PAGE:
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  • FigLongtermITspenidngRB - Long-Term Trends in IT Spending and the Impact of the Cloud

    Long-Term Trends in IT Spending and the Impact of the Cloud

    Corporate IT spending varies from year to year as the economy expands and contracts: these are the cyclical trends. But over longer periods, IT spending also changes based on shifts in technology: these are secular trends. What are the secular trends that are currently affecting IT spending, especially those brought about by greatest recent shift in technology: cloud computing? This report examines the 11-year trend in spending for application software, IT personnel, data centers, networking, and other categories, and how cloud computing is changing that mix.

    March, 2018

  • Fig1VerysmallOrgRB - IT Spending Benchmarks for Very Small Organizations 2019-2020

    IT Spending Benchmarks for Very Small Organizations 2019-2020

    For the first time, Computer Economics has conducted a study on the IT spending habits of “very small” organizations in the U.S. and Canada, a population that is beneath the size threshold for our annual IT spending and staffing benchmark study. This report examines high-level IT spending, staffing metrics and trends for such very small IT organizations. We further break down the high-level metrics by three sectors: manufacturing, retail and wholesale distribution; professional and technical services; and financial services. To qualify as very small for the purposes of this study, a company has to be either under $50 million in revenue or under $1 million in IT operational spending. (36 pp., 17 fig.)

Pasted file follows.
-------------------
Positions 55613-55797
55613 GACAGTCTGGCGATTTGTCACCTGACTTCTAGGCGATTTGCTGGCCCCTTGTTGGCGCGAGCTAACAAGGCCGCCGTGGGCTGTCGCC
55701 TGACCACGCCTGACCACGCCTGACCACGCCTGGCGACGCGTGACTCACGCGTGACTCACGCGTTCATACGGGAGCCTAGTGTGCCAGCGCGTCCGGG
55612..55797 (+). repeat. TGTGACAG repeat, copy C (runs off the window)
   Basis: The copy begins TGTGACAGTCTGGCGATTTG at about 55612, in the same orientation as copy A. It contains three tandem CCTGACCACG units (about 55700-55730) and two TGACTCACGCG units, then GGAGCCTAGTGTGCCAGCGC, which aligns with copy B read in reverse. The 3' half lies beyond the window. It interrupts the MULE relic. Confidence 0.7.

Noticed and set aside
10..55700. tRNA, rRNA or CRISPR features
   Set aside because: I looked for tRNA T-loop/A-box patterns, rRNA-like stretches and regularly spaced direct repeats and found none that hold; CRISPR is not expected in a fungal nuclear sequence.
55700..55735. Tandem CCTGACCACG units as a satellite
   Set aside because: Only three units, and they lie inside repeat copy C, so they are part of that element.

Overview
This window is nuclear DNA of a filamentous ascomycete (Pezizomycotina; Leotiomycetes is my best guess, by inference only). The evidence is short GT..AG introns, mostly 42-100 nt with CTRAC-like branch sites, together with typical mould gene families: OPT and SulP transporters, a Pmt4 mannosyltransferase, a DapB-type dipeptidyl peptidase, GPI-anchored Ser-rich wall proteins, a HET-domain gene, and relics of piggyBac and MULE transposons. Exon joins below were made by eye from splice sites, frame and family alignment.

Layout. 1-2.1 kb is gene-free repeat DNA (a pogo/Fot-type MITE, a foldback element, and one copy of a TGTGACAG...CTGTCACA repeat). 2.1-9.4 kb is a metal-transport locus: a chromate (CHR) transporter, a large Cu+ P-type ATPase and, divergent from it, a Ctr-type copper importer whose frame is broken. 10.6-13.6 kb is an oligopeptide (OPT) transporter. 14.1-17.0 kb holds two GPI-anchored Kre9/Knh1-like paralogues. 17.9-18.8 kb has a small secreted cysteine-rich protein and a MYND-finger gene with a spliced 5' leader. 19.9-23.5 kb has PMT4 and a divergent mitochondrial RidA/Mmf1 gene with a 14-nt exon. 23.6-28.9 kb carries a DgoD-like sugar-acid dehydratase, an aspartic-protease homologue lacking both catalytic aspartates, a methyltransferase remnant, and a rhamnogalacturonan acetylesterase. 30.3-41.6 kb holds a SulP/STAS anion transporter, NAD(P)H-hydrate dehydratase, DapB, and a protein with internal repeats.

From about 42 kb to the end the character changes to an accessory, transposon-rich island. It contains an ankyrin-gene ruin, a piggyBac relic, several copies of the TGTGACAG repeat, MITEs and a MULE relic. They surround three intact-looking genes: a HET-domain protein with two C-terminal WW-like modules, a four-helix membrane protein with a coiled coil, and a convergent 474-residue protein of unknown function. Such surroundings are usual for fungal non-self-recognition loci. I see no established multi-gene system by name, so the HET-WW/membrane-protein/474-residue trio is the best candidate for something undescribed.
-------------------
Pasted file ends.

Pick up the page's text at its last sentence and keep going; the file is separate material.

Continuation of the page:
November, 2019

  • Fig1WorldwideITSpendingandStaffingOutlookfor2020 - Worldwide IT Spending and Staffing Outlook for 2020

    Worldwide IT Spending and Staffing Outlook for 2020

    Although IT leaders worldwide have a positive outlook for the global economy, that outlook seems a bit tinged with frustration compared to previous years. This report, based on our Q4 survey, provides data on the global and U.S./Canadian trends for IT spending and staffing in 2020. This year, our report assesses IT operational and capital spending plans, executive priorities for IT investment, and plans for hiring, outsourcing, and pay raises for IT organizations worldwide and in the U.S. and Canada. (34 pp., 24 fig.)

    January, 2020

  • ISS2020 21Chapter1ExecutiveSummary - IT Spending and Staffing Benchmarks 2020-2021: Chapter 1: Executive Summary

    IT Spending and Staffing Benchmarks 2020-2021: Chapter 1: Executive Summary

    Chapter 1 of our 2020/2021 IT Spending and Staffing Benchmarks study provides a detailed analysis of the major findings from this year's study. It also describes the contents of the subsequent chapters, and gives detailed information about the demographics of the study participants and the survey methodology.  (69 pp. 17 fig.)

    July, 2020

  • Fig1RB RetailITSpending - Retail IT Spending Needed for Digital Transformation

    Retail IT Spending Needed for Digital Transformation